My sponsor said tonight, “I can’t believe you only have eight months. You aren’t needy or insecure at all!” and I just wanted to laugh and cry at the same time, because I’m not sure if she’s correct or if this is just another wall I put up to protect myself. She has so many kind things to say about me, but (as with anyone’s compliments) I waver between agreeing with her and wondering how I’ve managed this latest deception.
There’s a passage I keep coming back to in the ACOA Daily Affirmations book, from November 27:
I am strong and capable. Any thoughts about weakness are gone today. I realize that in my home I saw many forms of control. I saw that playing “poor me” or “little child” is as powerful a weapon as forceful strength. I saw that the weak have weapons too. And I observed how emotional weapons ruined relationships.
I will not use weakness to side-step responsibility. I will not put another person in charge of my life and blame them for pushing me around. By using weakness as protection, I not only fail to make friends, I end up captive. A relationship based on protection soon withers and dies.
I want to be forthright in my relationships. I no longer have to manipulate to receive love. What I desire is to receive what others have to offer me.
Today I trust that intimacy will flourish when what is given comes truly from the heart.
I think the real thing I’m struggling with lately is that I’ve never been in a relationship in which these emotional weapons were absent. In the past, I’ve sought out people who mistreated me (or thought of me as lesser-than), and therefore a good portion of my time and energy was spent trying to convince them I needed protection or (even more demoralizing) that I deserved to be treated with love and respect. And the idea of leaving all of that behind, of sitting back to accept and receive what others have to give — and making the conscious decision as to whether what they have to give is good enough as is (or not) — is, quite frankly, terrifying.
When I was eighteen and newly married and worried that my husband was having an affair at work, I wanted him to come home early one day rather than spend time alone with the woman in question. [In my defense — though I have little — he had many times mentioned how much he wanted to have sex with this woman, so my insecurities weren’t completely fabricated.] I couldn’t figure out any way to get him to come home, so I did something completely insane: I called him up and told him I’d been attacked on the way back from the bus station, and to support my story, I beat myself up. Literally. With a rolling pin. And, you know, he still didn’t leave work early… and so then I harbored a resentment toward him for not coming home after he heard about my “attack”…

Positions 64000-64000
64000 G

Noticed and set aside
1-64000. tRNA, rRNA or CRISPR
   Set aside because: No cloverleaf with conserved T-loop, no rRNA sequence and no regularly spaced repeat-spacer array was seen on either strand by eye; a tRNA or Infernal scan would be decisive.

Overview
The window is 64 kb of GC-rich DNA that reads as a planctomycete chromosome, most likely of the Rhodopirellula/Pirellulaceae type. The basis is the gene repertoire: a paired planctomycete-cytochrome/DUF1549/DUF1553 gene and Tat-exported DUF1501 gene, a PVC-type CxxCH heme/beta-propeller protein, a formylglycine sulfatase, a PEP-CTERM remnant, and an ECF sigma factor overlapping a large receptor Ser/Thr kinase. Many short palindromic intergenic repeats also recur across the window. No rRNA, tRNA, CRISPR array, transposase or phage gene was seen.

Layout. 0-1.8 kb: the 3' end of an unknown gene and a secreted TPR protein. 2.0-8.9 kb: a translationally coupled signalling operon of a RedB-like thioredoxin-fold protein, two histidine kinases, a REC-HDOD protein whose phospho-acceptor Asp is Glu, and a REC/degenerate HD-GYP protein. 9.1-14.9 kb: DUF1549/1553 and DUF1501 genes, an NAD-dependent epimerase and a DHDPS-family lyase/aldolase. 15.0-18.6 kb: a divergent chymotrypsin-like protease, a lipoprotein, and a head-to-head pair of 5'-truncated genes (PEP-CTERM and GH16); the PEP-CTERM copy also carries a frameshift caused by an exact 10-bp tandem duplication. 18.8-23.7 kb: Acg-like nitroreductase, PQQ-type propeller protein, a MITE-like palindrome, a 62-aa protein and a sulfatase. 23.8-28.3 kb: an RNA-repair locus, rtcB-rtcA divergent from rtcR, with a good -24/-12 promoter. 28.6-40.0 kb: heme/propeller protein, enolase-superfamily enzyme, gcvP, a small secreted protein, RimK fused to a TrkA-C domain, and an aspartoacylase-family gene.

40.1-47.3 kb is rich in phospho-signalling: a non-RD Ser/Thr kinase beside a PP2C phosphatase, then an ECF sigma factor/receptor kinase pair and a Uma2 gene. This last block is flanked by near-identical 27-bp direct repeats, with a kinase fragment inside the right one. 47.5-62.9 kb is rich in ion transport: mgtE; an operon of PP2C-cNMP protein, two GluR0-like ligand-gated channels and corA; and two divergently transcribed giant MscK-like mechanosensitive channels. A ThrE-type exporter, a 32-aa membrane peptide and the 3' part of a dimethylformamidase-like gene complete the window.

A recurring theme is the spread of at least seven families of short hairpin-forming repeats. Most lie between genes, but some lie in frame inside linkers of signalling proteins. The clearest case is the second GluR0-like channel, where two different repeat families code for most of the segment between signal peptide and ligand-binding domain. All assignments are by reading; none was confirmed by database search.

That was almost seventeen years ago, and those type of deceptions and false weaknesses became fewer and fewer as time went on. It’s been years since I’ve outright lied about something happening just so someone else would come to my aid or rescue (or at least prove they cared about me), but it’s always been the case that I would find myself in horribly dysfunctional situations and when my partners would leave (literally or figuratively) I’d sit there and cry “poor me!” and wonder why they weren’t doing a better job of taking care of me. Well, duh! It was because they were crummy choices for romantic partners and I was seeking out people who allowed me to play out that pattern again and again — people who were incapable of loving me or (maybe worse) thought I was beneath their love.
The problem (for me, at least) is that I am in a relationship with someone who (I think) isn’t a crummy choice… but I’m clueless on how to proceed, how to be grateful, how to accept what is given to me, how to decide whether what is given is enough or I need to ask for more, how to sit back and accept what is “given truly from the heart.” My God — that is scary! Most of the time I feel paralyzed and as though I’m fourteen and have yet to go on my first date.
So what’s the solution? Lately, I’ve been following the direction of other people in the program — and the things I’ve read — who tell me to simply act “as if.” I’m following my intuition — which has become markedly distinct from my fears, which is new — which tells me that it’s spiritual growth and progress and change for me to act without knowing what the outcome will me, to place faith in the goodness of other people, to live a life based on joy and hope rather than fear and dread, to learn to live in the moment and be entirely present and content with life on life’s terms.
That being said, being sober is damn hard.